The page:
To provide an overview of 3 studies of the same population of retired professional contact sport athletes compared with age-matched noncontact sport athlete controls on cognition, executive function, behavior, and advanced brain imaging.Setting:
University Concussion Management Clinic.Participants:
Twenty-two retired professional hockey and football athletes (average age 56 years) and 21 age-matched noncontact sport athlete controls.Design:
Case control.Main Measures:
Participants were assessed on a broad range of neuropsychological measures that are associated with identification of mild cognitive impairment and executive function. Athletes were also assessed using self-report measures of executive function and personality. Advanced structural and functional imaging techniques were utilized as well.Results:
The former National Football League and National Hockey League athletes perceived themselves to have impaired executive function, but this was not confirmed by objective neurocognitive assessment. No significant differences were found when comparing contact-sport athletes with controls on the presence of mild cognitive impairment or brain structural and functional tissue injury. Contact sport athletes were more anxious and more likely to report unusual beliefs and experiences.Conclusion:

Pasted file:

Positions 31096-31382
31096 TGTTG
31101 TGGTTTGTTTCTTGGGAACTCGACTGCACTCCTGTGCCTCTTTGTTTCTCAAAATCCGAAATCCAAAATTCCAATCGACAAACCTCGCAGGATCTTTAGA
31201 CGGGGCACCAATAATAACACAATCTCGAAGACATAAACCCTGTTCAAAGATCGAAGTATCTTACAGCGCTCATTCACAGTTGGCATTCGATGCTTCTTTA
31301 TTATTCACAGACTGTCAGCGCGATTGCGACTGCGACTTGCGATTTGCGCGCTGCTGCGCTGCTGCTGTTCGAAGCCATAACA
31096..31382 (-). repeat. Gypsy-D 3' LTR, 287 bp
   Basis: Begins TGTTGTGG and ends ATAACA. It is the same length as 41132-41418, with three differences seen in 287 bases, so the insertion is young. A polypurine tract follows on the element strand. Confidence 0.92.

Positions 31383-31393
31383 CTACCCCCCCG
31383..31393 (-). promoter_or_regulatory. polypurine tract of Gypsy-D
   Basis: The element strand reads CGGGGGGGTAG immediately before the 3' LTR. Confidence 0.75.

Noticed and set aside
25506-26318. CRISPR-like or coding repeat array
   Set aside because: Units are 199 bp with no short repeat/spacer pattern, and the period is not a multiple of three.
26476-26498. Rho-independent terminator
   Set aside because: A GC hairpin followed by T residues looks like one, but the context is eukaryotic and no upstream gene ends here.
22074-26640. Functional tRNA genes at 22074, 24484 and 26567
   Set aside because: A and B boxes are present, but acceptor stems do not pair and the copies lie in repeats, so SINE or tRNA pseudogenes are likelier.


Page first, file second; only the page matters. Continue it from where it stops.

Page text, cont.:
None of the retired contact sport athletes qualified as having early-onset dementia consistent with chronic traumatic encephalopathy. There were no remarkable differences in imaging, cognition, behavior, or executive function from noncontact sport athletes. The results underscore an apparent disconnect between public perceptions and evidence-based conclusions about the inevitability of chronic traumatic encephalopathy and the potential neurodegenerative effect on former athletes from contact sports.